We present a polynomial time algorithm that decides whether a given graph has a ptolemaic square root. If such a root exists, our algorithm computes one with a minimum number of edges.

In the second part of our paper, we give a characterization of the graphs that admit a 3-sun-free split square root. This characterization yields a polynomial time algorithm to decide whether a given graph has such a root, and if so, to compute one.

Van Bang Le, Andrea Oversberg, Oliver Schaudt

The Maximum Time of 2-Neighbour Bootstrap Percolation: Complexity Results

In

$$2$$

-neighbourhood bootstrap percolation on a graph

$$G$$

, an infection spreads according to the following deterministic rule: infected vertices of

$$G$$

remain infected forever and in consecutive rounds healthy vertices with at least

$$2$$

already infected neighbours become infected. Percolation occurs if eventually every vertex is infected. The maximum time

$$t(G)$$

is the maximum number of rounds needed to eventually infect the entire vertex set. In 2013, it was proved [

7

] that deciding if

$$t(G)\ge k$$

is polynomial time solvable for

$$k=2$$

, but is NP-Complete for

$$k=4$$

and is NP-Complete if the graph is bipartite and

$$k=7$$

. In this paper, we solve the open questions. Let

$$n = |V(G)|$$

and

$$m = |E(G)|$$

. We obtain an

$$\varTheta (m n^5)$$

-time algorithm to decide if

$$t(G)\ge 3$$

in general graphs. In bipartite graphs, we obtain an

$$\varTheta (m n^3)$$

-time algorithm to decide if

$$t(G)\ge 3$$

and an

$$O(m n^{13})$$

-time algorithm to decide if

$$t(G)\ge 4$$

. We also prove that deciding if

$$t(G)\ge 5$$

is NP-Complete in bipartite graphs.

Thiago Marcilon, Samuel Nascimento, Rudini Sampaio

Parameterized Algorithms for Graph Partitioning Problems

We study a broad class of graph partitioning problems, where each problem is specified by a graph

$$G=(V,E)$$

, and parameters

$$k$$

and

$$p$$

. We seek a subset

$$U\subseteq V$$

of size

$$k$$

, such that

$$\alpha _1m_1 + \alpha _2m_2$$

is at most (or at least)

$$p$$

, where

$$\alpha _1,\alpha _2\in \mathbb {R}$$

are constants defining the problem, and

$$m_1, m_2$$

are the cardinalities of the edge sets having both endpoints, and exactly one endpoint, in

$$U$$

, respectively. This class of

fixed-cardinality graph partitioning problems (FGPPs)

encompasses

Max

$$(k,n-k)$$

-

Cut

,

Min

$$k$$

-

Vertex Cover

,

$$k$$

-

Densest Subgraph

, and

$$k$$

-

Sparsest Subgraph

.

Our main result is an

$$O^*(4^{k+o(k)}\varDelta ^k)$$

algorithm for any problem in this class, where

$$\varDelta \ge 1$$

is the maximum degree in the input graph. This resolves an open question posed by Bonnet et al. [IPEC 2013]. We obtain faster algorithms for certain subclasses of FGPPs, parameterized by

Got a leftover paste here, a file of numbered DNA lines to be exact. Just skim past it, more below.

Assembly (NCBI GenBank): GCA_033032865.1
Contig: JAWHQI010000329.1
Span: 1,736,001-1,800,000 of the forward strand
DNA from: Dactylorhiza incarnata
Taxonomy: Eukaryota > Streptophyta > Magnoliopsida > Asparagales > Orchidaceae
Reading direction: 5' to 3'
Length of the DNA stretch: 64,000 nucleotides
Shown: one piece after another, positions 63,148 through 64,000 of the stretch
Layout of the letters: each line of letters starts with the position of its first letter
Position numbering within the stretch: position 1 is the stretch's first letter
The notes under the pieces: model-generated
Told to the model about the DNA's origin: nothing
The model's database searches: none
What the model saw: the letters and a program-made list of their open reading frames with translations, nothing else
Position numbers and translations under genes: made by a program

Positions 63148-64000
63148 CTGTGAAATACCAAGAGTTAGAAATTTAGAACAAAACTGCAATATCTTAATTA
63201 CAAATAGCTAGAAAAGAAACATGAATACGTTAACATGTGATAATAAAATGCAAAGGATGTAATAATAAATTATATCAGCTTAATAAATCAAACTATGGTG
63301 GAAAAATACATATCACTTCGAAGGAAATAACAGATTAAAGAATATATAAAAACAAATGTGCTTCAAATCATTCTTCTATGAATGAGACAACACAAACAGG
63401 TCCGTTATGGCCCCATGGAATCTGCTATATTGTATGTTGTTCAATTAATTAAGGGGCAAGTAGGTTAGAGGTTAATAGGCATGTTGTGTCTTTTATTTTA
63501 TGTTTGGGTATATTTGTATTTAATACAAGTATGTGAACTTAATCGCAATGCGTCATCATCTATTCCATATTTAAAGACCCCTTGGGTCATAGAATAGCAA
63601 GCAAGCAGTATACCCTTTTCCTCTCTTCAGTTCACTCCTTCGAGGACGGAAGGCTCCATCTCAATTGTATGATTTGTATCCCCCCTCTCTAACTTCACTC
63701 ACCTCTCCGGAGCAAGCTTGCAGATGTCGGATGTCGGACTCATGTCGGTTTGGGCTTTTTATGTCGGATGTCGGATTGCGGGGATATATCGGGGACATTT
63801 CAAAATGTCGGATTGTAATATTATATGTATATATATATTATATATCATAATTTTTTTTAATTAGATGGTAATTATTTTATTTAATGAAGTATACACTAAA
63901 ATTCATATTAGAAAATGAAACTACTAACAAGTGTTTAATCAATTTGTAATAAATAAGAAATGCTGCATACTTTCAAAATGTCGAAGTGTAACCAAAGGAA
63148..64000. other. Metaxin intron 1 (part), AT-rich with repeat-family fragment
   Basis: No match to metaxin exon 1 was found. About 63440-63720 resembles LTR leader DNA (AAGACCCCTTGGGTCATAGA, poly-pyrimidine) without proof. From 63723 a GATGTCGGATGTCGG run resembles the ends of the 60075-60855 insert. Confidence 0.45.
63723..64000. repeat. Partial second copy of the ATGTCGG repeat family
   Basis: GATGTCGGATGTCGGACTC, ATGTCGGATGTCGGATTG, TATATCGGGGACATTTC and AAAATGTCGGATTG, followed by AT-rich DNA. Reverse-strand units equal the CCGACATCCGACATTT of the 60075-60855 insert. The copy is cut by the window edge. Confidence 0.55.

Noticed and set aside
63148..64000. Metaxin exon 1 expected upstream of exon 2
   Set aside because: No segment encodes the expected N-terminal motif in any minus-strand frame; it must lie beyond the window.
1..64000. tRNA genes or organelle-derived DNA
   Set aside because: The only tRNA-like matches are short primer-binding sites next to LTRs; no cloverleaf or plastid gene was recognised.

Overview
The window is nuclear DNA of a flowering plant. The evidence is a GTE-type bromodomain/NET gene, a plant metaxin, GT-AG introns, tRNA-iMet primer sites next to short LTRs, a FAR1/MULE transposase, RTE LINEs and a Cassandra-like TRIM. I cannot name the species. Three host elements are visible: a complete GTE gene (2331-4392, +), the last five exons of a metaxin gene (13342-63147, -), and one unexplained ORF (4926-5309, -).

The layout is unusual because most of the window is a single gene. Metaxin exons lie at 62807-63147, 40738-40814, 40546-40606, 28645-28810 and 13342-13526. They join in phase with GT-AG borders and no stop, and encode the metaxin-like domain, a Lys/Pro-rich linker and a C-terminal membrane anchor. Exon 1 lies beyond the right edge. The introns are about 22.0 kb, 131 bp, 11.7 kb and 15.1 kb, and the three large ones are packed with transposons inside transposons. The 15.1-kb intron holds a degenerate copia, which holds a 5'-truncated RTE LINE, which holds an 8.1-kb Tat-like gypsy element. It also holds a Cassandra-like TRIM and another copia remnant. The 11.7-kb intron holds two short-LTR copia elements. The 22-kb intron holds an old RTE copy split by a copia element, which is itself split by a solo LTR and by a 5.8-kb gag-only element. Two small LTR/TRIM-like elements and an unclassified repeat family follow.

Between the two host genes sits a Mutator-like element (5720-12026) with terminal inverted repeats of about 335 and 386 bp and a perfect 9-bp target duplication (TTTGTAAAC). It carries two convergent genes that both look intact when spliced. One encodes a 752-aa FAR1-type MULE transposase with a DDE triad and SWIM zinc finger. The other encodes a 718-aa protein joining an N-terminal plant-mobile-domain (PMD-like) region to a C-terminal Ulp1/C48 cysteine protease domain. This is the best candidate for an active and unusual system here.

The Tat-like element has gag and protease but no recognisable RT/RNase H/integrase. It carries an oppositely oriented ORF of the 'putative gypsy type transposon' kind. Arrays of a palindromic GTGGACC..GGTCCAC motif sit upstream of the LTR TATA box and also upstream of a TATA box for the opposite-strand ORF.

$$p$$

, or by

$$(k+p)$$

. In particular, we give an

$$O^*(4^{p+o(p)})$$

time algorithm for

Max

$$(k,n-k)$$

-

Cut

, thus improving significantly the best known

$$O^*(p^p)$$

time algorithm.

Hadas Shachnai, Meirav Zehavi

Between Treewidth and Clique-Width

Many hard graph problems can be solved efficiently when restricted to graphs of bounded treewidth, and more generally to graphs of bounded clique-width. But there is a price to be paid for this generality, exemplified by the four problems

MaxCut

,

Graph Coloring

,

Hamiltonian Cycle

and

Edge Dominating Set

that are all FPT parameterized by treewidth but none of which can be FPT parameterized by clique-width unless the Exponential Time Hypothesis fails, as shown by Fomin et al. [

7

]. We therefore seek a structural graph parameter that shares some of the generality of clique-width without paying this price.

Based on splits, branch decompositions and the work of Vatshelle [

16

] on Maximum Matching-width, we consider the graph parameter sm-width which lies between treewidth and clique-width. Some graph classes of unbounded tree-width, like distance-hereditary graphs, have bounded sm-width. We show that

MaxCut

,

Graph Coloring

,

Hamiltonian Cycle

and

Edge Dominating Set

are all FPT parameterized by sm-width.

Sigve Hortemo Sæther, Jan Arne Telle

A Polynomial Turing-Kernel for Weighted Independent Set in Bull-Free Graphs

The maximum stable set problem is NP-hard, even when restricted to triangle-free graphs. In particular, one cannot expect a polynomial time algorithm deciding if a bull-free graph has a stable set of size

$$k$$

, when

$$k$$

is part of the instance. Our main result in this paper is to show the existence of an FPT algorithm when we parameterize the problem by the solution size

$$k$$

. A polynomial kernel is unlikely to exist for this problem. We show however that our problem has a polynomial size Turing-kernel. More precisely, the hard cases are instances of size

$${O}(k^5)$$

. All our results rely on a decomposition theorem of bull-free graphs due to Chudnovsky which is modified here, allowing us to provide extreme decompositions, adapted to our computational purpose.

Stéphan Thomassé, Nicolas Trotignon, Kristina Vušković